Weak Link Develops In Closed-Captioning Chain

Television broadcasters relying on Plain Old Telephone Service (POTS) phone lines to receive closed-captioning data from broadcast closed captioners take heed.

The phase out of Plain Old Telephone Service phone lines may have a negative effect on closed captions for television.

The phase out of Plain Old Telephone Service phone lines may have a negative effect on closed captions for television.

Telephone companies across the country are slowly phasing those lines out, and their replacements may introduce data compression that will result in garbled captions and phone drop outs, the National Court Reporters Association, NCRA, is warning.

In a recent letter to the Society of Broadcast Engineers, the NCRA told broadcasters that POTS lines are “becoming increasingly difficult” to get. As a result, newly installed substitutes, such as fiber optic lines, digital lines or VoIP lines, may cause damage to captions, making them unusable.

“The onus falls on the broadcaster to ensure that it is in compliance with the captioning regulations from the FCC,” the letter said.

To read the letter, visit the SBE website.


Tom Wheeler

FCC Chairman Tom Wheeler will address broadcasters during the NAB Show on April 15.

Want to rub elbows with the FCC commissioners — or at least see and hear them in person?

You’ll have the chance at the 2015 NAB Show. Besides the customary address by the agency’s chairman to attendees, which this year will happen Wednesday, April 15, at 9 a.m., the other commissioners will provide remarks at the event as well.

The schedule calls for:

  • Commissioner Kevin O’Rielly to participate in a session on the incentive auction, Monday, April 13, at 2:30 p.m.
  • Commissioner Ajit Pai to offer insight at a session on OTT, Monday, April 13, at 3:30 p.m.
  • Commissioner Jessica Rosenworcel to offer remarks during a session on how broadcasters are using new technology to cover emergencies on Tuesday, April 14, at 2:30 p.m.
  • Commissioner Mignon Clyburn to speak Tuesday, April 14, at 3:30 p.m., to kickoff a session on interpreting law and regulation.

More details are available on the NAB Show website.

Tim Thorsteinson Appointed Quantel CEO

Industry veteran Tim Thorsteinson has been appointed CEO of Quantel, effective immediately, the company announced today.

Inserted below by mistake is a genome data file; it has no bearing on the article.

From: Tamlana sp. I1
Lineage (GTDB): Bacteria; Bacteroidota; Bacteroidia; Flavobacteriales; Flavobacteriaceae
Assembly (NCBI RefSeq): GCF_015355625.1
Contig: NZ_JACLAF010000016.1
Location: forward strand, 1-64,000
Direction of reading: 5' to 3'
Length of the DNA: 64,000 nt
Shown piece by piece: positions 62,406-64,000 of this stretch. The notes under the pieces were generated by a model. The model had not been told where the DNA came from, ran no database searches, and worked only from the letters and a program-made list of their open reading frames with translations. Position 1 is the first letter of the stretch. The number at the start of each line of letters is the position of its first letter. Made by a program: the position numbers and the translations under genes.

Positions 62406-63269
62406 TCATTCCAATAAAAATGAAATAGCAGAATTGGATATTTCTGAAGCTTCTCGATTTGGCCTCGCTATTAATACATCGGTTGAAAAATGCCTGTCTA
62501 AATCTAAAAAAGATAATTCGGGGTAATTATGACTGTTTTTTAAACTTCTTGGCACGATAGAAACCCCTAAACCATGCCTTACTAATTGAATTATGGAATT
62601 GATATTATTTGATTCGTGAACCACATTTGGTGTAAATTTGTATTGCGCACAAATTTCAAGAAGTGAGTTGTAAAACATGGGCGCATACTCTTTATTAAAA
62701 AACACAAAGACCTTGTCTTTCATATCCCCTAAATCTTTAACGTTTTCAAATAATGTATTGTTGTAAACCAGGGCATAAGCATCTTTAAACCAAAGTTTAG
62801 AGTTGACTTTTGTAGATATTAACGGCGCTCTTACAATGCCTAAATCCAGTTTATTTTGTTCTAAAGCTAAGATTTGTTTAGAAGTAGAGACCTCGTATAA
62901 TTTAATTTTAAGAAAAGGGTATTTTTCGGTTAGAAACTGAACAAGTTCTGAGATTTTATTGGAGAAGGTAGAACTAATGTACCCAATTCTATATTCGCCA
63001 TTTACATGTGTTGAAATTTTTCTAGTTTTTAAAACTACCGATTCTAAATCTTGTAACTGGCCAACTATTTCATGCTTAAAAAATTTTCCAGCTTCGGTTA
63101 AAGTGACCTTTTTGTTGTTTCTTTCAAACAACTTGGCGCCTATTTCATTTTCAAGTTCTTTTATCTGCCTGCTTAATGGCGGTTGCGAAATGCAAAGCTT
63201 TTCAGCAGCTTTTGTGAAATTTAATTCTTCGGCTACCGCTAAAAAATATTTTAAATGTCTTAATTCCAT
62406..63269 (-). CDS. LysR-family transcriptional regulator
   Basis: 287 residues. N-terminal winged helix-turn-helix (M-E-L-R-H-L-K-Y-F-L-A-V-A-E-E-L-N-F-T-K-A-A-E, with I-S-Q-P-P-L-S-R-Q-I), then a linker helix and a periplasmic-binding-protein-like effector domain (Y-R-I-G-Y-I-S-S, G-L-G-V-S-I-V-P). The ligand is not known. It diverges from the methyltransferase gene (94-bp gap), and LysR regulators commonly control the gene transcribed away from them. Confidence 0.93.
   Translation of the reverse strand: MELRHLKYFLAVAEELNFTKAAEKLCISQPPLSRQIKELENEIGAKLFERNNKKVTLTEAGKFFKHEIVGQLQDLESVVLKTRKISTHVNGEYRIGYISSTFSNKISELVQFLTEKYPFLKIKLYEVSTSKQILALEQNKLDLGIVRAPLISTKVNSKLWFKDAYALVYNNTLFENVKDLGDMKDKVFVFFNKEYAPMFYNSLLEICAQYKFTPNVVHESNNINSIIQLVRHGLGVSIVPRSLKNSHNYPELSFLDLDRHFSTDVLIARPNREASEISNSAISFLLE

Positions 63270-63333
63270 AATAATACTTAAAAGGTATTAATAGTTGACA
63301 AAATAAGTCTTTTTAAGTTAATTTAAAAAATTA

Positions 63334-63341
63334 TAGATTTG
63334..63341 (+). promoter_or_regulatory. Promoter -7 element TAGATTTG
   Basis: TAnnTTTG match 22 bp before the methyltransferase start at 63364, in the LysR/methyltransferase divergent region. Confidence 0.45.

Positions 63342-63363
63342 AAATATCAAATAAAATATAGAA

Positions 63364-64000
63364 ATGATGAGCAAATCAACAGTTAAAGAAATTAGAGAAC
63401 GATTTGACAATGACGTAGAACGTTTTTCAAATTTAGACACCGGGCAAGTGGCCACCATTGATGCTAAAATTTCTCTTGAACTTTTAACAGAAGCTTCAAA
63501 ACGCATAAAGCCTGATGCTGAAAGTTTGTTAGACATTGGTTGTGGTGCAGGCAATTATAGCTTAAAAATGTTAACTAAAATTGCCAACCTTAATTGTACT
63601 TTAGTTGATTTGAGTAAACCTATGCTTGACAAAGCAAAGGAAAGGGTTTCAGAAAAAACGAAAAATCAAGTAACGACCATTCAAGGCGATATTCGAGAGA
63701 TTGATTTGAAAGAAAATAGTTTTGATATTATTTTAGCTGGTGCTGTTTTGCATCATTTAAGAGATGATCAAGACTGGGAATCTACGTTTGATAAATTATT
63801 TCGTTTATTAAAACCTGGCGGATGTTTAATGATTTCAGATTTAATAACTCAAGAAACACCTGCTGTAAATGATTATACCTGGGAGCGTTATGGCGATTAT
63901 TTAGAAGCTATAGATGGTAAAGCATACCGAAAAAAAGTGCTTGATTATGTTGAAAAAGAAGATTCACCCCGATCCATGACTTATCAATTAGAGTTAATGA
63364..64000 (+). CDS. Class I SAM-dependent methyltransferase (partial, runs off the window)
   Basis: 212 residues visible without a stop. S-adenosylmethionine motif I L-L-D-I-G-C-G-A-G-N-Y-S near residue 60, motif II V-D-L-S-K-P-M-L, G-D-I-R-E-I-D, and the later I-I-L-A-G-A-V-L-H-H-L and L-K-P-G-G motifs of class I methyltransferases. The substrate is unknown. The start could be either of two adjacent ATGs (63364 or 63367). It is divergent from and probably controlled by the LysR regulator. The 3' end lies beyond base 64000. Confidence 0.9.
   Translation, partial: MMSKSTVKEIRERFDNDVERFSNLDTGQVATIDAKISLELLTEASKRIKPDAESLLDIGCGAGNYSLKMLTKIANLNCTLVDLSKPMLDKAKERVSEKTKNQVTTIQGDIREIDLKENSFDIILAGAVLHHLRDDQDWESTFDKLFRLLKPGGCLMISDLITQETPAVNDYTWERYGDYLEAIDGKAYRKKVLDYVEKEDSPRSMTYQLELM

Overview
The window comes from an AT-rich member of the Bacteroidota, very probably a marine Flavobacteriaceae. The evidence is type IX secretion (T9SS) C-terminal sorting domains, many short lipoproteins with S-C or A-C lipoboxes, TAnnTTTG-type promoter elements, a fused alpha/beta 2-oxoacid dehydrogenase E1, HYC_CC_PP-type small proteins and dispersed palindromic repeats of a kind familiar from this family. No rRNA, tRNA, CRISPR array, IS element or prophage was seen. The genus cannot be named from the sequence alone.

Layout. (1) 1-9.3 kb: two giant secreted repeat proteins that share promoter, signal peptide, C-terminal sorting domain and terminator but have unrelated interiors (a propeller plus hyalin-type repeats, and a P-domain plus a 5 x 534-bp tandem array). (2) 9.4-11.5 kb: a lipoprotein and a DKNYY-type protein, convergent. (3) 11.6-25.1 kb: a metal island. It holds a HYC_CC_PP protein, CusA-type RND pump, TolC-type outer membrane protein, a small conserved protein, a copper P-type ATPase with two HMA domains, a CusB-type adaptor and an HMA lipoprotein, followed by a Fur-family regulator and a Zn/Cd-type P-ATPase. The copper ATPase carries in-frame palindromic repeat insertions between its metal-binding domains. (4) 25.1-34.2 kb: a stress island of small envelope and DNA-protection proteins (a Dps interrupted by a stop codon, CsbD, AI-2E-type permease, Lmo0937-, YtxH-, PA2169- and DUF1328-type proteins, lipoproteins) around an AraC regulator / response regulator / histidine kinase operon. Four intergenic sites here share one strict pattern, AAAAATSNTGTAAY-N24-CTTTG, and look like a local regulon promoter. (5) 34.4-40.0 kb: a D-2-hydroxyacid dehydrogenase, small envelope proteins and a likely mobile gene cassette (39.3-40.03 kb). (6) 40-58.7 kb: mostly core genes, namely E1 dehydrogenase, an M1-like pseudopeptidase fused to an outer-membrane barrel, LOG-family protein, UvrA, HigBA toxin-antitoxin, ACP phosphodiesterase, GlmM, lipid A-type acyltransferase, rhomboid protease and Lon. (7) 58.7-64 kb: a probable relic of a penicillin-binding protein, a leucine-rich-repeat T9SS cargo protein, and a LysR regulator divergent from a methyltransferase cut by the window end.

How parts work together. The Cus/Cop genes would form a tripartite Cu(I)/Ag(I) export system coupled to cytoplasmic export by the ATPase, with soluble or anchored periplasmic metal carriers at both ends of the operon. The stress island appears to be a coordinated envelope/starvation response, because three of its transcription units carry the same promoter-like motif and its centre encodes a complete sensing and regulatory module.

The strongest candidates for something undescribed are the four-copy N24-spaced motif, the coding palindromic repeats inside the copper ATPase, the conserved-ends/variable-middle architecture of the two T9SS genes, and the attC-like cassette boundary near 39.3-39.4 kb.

Tim Thorsteinson has taken over as CEO of Quantel, effective immediately.

Tim Thorsteinson has taken over as CEO of Quantel, effective immediately.

Thorsteinson takes the reins of Quantel after serving in may top leadership roles at major industry vendors, including twice as the CEO of Grass Valley. He’s also served as president of the Harris Broadcast Communications division and president and CEO of Enablence.

Ray Cross has stepped down as Quantel chairman and CEO.

Snell acquired Quantel in March 2014.

More information is available on the Quantel website.


WSVN To Debut New News Set

WSVN, the Sunbeam Television Corp.-owned Fox affiliate serving the Miami-Ft. Lauderdale, Fla., market, will debut a new news set March 8 after completing a two-month overhaul of its existing set, the Sun Sentinel reports.

WSVN logoThe project to upgrade the look of WSVN’s newscasts cost about $500,000 and includes three screens overlooking the newsroom, a vertical monitor stack and dramatic camera moves, the report says.

The station has produced its newscasts in front of a green screen with looping chroma keyed video showing its existing newsroom since undertaking the project in January.

To read the entire story, visit the Sun Sentinel website. (Note, the full story is behind a paywall.)


Cinegy Offers Free Evaluation Software

I have a friend who loves the word “free” — whether it’s trumpeted loudly in a commercial, print ad or some sign. In fact he has a little catch phrase he likes to say when he encounters the word: “Free rhymes with me.”

He’s not in the TV or video business, so I’m not too sure he would know what to do with this free offer, but if you have a similar bent you might think this offer has your name written all over it.

Cinegy announced today that it’s “providing everyone” with the opportunity to download a selection of products for a 30-day test run. The evaluation software includes Cinegy Air PRO, its real-time playout server and multichannel automation software; Cinegy Multiviewer, the company’s monitoring and analysis tool; Cinegy Live, its live stream mixer; and Cinegy Player, the company’s broadcast video player.

Cinegy requires those who wish to download the evaluation software to supply basic contact information.

Click to download:


Plura To Unveil High-Brightness Monitor At NAB

Over lunch, I was out walking my two dogs in the sun and enjoying the occasional song of cardinals in the trees.

Between trying to keep the pups out of the mounds of mud in the neighborhood thanks to AT&T burying fiber lines and trying to prevent the dogs from dawdling too long at any one particular fire plug or light pole along the way, I received a call on my cell phone.